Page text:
Don’t mess with Texas animals.
That’s the message state lawmakers sent when they passed — and Gov. Greg Abbott signed into law — a measure to crack down on anyone in this state who tortures, poisons or seriously injures animals.
As of Sept. 1, anyone convicted of violent animal cruelty offenses faces a third-degree felony, which comes with anywhere from two to 10 years in prison. Repeat offenders could find themselves locked up for as many as 20 years.
“The days of negligible prison sentences for the most heinous and violent acts of cruelty against our companion animals are officially a part of Texas history,” said Laura Donahue, executive director of the Texas Humane Legislation Network. “Moving forward, the punishments will fit the crime.”
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Abbott recently signed Senate Bill 762 into law boosting cruelty to a non livestock animal to a felony.
“Violent animal cruelty crimes such as torturing, cruelly killing, or causing serious bodily injury to an animal or killing, poisoning, or causing serious bodily injury to another person’s animal without the owner’s consent occurs at an alarming rate in Texas,” according to a bill analysis.
Donahue said this new law is needed particularly since reports of “extreme animal cruelty” have been growing in recent years.
“When animals are safe from harm, communities are safer,” she said.
State lawmakers also approved a measure banning bestiality —preventing Texans from having sex with animals — that goes into effect Sept. 1.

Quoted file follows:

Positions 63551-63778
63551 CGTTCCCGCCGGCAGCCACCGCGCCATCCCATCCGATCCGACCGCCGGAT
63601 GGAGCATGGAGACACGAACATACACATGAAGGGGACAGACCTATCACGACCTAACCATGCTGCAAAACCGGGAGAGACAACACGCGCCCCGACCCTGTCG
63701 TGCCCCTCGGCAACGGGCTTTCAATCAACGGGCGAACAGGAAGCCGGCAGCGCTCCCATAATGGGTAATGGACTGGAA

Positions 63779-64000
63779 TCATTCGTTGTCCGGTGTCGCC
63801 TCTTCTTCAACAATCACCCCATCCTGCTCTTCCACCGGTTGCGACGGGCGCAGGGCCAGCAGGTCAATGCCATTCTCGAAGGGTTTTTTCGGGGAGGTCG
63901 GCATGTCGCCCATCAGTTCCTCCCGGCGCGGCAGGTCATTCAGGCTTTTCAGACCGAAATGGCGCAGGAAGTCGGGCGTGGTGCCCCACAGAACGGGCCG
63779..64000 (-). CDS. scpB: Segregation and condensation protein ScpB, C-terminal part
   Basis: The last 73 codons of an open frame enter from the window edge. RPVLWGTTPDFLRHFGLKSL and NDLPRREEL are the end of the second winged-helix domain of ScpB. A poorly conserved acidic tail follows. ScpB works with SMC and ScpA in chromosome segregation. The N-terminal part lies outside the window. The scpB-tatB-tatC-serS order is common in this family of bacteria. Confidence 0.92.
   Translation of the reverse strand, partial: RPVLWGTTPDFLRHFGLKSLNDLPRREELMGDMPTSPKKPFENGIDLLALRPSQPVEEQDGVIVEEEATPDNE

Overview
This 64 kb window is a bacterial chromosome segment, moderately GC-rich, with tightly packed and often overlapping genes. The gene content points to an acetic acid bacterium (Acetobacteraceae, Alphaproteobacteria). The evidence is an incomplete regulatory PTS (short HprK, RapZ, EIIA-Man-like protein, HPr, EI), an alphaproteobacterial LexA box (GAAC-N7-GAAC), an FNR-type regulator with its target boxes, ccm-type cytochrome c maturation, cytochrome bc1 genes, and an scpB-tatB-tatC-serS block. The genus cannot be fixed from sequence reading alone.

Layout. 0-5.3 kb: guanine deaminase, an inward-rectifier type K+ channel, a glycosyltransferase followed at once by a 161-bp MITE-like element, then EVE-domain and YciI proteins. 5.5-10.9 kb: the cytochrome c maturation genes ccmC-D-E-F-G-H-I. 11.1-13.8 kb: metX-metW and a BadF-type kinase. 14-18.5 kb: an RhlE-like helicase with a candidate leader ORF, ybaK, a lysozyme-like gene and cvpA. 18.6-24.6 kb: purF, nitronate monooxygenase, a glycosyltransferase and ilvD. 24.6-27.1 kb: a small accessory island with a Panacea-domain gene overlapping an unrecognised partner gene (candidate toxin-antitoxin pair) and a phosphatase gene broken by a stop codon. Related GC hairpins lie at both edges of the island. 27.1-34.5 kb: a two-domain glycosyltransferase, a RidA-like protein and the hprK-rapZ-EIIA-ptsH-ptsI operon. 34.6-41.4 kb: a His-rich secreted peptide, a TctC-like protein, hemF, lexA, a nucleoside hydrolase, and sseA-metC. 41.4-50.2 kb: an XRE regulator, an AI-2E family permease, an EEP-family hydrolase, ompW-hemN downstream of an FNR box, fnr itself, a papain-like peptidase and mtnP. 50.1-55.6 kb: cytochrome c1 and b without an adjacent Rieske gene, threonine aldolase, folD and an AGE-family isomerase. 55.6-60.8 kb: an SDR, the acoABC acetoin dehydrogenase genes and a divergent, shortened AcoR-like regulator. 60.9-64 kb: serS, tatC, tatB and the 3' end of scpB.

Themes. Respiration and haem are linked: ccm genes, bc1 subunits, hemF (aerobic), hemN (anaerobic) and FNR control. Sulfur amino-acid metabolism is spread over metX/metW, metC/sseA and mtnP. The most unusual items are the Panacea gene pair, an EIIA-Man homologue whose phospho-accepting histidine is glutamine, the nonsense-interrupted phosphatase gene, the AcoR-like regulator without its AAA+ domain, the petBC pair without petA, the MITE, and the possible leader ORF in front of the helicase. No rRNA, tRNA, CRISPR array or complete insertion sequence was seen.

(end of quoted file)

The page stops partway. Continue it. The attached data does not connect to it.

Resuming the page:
Also, Texas lawmakers approved a separate measure banning bestiality — to prevent Texans from having sex with animals — as of Sept. 1.
Under the plans, Texans who have sexual contact with animals could receive a sentence of up to two years in jail.
And if the animal has severe injuries or dies because of the sexual contact — or if that contact occurs in the presence of a child younger than 18 — the offender could face a longer sentence behind bars.
Want fries with that?
U.S. Rep. Marc Veasey detoured from his regular day job recently.
Instead of debating policies with congressional colleagues, he served up burgers and shakes.
Veasey, D-Fort Worth, worked a day at the Big State Fountain Grill in Irving, learning about the diner and how it works.
He served food, helped with dishes, cleaned tables and more.
This is part of his “Marc Means Business” workdays, a years-long effort for him to get to know more constituents in the 33rd Congressional District that stretches from Fort Worth to Dallas
Don’t forget to vote
Tarrant County voters: Don’t put away your voter registration cards just yet.
Voters in Saginaw and Southlake will soon be heading back to the polls.
In Saginaw, officials called a special election for July 29 to fill the unexpired terms for the mayor and two city council seats. First, Mayor Gary Brinkley resigned after accepting an out-of-state job. Then Place 5 Councilman Chris Barngrover resigned because he’s moving out of the city, and Place 3 Councilman Todd Flippo resigned his post to run for mayor. Filing for these posts ended June 19; early voting runs Wednesday through July 25.
Meanwhile, the city of Southlake has called a special election for Sept. 9 to address the resignation of Councilman Gary Fawks. An election will be held to find a replacement. Filing for this post runs through Monday; early voting runs Aug. 23-Sept. 5.